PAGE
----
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Cabinet minister insists Theresa May could still get Labour to back Brexit deal after talks collapse

2 min read

The Government is still in the "territory" of a Brexit deal with "sensible, moderate" Labour MPs despite the collapse of cross-party talks, Cabinet minister Rory Stewart has insisted.


The International Development Secretary said the two sides were "about half an inch apart", just days after Jeremy Corbyn pulled the plug on talks with a blast at the "increasing weakness and instability" of Theresa May's government.

The embattled Prime Minister - who has promised to quit within weeks - on Sunday pledged to make a "bold new offer" to MPs to get behind her deal, although she stopped short of setting out any details of that plan.

There is speculation that the move could include fresh protections for workers' rights or further movement on a customs union, Labour's central demand in the talks.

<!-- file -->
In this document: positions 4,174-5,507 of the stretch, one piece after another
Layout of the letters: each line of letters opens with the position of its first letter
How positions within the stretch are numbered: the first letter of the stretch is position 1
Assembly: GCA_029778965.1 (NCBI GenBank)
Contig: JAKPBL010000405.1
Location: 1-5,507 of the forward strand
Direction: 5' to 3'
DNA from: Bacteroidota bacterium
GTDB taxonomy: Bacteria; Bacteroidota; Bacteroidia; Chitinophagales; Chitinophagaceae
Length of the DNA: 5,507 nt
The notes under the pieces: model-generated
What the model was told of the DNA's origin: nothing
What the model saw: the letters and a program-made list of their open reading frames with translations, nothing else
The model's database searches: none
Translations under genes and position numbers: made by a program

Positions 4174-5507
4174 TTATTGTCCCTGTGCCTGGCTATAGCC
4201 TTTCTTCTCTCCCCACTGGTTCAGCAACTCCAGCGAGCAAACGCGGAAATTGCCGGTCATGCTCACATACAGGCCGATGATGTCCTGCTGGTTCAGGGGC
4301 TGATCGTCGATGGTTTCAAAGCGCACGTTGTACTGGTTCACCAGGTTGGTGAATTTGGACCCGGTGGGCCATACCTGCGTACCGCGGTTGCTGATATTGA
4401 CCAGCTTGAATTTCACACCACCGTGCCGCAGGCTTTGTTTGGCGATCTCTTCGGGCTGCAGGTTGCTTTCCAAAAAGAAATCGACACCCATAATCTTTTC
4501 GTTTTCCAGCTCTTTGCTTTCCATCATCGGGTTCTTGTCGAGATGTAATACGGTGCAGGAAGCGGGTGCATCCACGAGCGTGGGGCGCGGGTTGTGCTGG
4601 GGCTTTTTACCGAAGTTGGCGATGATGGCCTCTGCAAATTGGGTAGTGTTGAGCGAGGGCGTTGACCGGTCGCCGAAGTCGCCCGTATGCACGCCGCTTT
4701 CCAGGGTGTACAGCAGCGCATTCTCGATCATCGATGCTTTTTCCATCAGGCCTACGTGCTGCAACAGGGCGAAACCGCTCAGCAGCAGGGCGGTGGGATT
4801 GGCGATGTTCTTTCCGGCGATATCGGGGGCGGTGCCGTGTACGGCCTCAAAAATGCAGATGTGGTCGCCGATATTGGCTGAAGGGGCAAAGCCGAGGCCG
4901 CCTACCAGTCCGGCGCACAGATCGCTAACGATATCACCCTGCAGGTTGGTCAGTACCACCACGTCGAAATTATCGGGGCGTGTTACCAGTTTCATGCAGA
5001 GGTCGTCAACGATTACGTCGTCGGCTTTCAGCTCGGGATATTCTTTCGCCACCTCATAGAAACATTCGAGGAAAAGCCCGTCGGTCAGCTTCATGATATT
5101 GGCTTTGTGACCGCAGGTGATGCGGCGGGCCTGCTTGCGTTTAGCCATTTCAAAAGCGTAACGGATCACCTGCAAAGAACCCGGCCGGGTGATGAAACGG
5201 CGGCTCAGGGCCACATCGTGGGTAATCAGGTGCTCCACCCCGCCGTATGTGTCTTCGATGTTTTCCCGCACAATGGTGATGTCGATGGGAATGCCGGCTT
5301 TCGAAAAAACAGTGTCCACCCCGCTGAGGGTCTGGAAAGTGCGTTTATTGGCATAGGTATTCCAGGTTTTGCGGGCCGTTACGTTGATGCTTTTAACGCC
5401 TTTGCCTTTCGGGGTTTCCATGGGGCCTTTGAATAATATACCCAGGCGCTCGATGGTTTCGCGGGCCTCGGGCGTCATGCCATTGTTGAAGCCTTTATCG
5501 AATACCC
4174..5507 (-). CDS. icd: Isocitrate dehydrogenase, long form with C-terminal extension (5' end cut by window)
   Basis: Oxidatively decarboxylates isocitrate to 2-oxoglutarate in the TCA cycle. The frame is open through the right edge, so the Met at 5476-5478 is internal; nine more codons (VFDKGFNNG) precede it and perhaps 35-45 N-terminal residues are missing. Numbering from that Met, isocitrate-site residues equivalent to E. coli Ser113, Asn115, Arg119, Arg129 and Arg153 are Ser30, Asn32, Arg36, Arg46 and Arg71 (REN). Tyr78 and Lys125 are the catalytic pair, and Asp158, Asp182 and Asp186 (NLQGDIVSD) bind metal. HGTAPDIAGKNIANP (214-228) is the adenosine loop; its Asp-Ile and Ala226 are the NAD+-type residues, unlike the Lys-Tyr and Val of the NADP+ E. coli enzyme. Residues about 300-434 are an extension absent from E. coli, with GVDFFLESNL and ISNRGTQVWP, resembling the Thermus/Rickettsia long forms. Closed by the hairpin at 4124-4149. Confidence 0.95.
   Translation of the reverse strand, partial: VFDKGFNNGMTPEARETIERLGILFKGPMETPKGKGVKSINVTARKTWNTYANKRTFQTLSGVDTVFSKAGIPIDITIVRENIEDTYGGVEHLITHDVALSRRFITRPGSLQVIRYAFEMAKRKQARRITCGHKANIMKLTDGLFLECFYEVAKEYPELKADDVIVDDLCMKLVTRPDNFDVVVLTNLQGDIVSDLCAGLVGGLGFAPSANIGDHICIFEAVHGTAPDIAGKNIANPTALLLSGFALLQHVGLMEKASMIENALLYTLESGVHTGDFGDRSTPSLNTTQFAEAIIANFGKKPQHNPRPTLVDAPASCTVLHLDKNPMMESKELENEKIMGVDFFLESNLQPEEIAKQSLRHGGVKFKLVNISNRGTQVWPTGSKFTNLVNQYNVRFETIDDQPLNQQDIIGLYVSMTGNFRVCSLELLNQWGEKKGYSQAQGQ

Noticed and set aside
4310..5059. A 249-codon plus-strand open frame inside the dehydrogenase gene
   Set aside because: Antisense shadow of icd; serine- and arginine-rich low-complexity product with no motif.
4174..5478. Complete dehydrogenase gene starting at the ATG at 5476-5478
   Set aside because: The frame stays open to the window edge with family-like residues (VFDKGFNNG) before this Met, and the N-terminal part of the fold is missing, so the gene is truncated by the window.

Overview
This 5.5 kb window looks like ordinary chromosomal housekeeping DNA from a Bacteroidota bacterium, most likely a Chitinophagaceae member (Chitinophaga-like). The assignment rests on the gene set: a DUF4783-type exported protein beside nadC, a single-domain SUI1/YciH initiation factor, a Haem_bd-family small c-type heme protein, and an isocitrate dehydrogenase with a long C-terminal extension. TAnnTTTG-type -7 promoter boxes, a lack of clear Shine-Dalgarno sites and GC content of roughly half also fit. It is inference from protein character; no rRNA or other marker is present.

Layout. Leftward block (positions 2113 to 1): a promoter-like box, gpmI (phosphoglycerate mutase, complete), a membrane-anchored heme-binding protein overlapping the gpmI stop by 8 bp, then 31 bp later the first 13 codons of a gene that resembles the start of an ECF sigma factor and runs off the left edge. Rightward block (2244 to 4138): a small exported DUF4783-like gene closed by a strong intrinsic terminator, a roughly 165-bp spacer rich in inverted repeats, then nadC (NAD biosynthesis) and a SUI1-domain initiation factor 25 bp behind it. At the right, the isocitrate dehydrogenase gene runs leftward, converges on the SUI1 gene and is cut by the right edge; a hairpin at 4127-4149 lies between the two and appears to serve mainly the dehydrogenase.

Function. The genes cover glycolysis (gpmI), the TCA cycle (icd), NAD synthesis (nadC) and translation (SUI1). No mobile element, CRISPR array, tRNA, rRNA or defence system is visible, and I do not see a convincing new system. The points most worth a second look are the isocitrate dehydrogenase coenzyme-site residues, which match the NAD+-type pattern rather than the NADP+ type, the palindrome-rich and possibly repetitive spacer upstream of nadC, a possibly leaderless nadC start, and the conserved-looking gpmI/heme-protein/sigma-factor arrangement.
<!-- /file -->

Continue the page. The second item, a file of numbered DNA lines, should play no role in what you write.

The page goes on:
Mr Stewart told the BBC's Andrew Marr show that ministers should keep reaching out to Labour MPs who might be willing to back the Withdrawal Agreement Bill when it comes to a Commons vote in June.

"The Labour and Conservative positions are about half an inch apart,” he said.

And the frontbencher said he did not "believe there’s anything that Jeremy Corbyn or we want that’s that far apart".

He added: "We’re in the territory of a deal, and in the territory of a deal where we need to focus is parliament.

"And particularly getting Labour votes across. Now, maybe not Jeremy Corbyn’s vote, but there are many other moderate, sensible Labour MPs that we should get across."

The comments came after Mr Corbyn said Labour would look "very carefully" at any pledge by Theresa May to offer to protect workers' rights after Brexit.

But he warned that the party would not hand the Prime Minister a "blank cheque" for her proposals.

Mr Corbyn said: "If a bill comes up which entrenches workers' rights in law obviously we'd look at it very carefully."

But he warned: "All that's been offered so far is to say they would accept the rights as there are from the European Union at the present time and Parliament would have the opportunity to align itself with them in the future."

On the broader Withdrawal Agreement Bill - the legislation needed to make Brexit happen which MPs will vote on in the first week of June - the Labour leader said he had yet to hear anything which "leads me to believe it is fundamentally any different from the previous bill that has been put forward so as of now we are not supporting it".

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